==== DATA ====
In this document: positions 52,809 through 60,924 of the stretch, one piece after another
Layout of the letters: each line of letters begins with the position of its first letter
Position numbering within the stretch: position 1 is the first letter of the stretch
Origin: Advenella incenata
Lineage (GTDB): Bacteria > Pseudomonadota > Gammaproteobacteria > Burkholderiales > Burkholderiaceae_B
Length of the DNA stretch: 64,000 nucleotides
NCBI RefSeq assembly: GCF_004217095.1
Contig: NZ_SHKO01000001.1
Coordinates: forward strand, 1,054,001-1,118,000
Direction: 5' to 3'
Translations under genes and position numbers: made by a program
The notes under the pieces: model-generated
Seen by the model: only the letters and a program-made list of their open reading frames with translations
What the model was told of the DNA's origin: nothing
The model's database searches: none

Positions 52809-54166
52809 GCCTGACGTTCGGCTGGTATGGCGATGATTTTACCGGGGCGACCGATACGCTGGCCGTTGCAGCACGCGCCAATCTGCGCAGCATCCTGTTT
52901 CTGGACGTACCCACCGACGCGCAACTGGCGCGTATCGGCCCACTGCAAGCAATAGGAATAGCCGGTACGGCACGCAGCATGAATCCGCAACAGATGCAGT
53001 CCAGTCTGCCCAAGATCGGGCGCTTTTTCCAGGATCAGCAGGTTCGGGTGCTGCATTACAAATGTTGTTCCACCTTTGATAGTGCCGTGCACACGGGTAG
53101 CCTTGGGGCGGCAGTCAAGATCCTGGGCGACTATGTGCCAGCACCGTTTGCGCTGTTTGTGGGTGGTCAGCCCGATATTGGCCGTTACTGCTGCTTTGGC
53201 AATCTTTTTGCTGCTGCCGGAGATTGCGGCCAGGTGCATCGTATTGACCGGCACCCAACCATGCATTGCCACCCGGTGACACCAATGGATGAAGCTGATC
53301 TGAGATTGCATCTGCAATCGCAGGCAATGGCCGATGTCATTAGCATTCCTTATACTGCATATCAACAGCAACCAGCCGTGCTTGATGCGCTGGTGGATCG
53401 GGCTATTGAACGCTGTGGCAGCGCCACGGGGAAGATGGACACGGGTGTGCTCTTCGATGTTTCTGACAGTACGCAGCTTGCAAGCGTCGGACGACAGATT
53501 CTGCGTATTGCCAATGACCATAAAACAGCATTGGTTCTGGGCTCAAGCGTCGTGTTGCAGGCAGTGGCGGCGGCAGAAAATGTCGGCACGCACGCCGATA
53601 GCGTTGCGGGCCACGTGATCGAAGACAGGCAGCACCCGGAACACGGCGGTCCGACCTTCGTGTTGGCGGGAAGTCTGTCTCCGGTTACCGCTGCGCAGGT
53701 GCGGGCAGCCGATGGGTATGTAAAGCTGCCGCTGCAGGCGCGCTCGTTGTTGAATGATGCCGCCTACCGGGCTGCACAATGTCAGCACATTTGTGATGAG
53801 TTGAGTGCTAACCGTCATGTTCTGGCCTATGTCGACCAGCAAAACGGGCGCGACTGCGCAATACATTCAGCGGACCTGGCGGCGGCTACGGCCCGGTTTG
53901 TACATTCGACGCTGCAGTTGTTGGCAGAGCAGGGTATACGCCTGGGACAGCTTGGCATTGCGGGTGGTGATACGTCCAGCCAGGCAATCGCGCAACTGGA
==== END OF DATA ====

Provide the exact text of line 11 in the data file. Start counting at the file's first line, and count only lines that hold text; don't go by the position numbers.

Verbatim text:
Translations under genes and position numbers: made by a program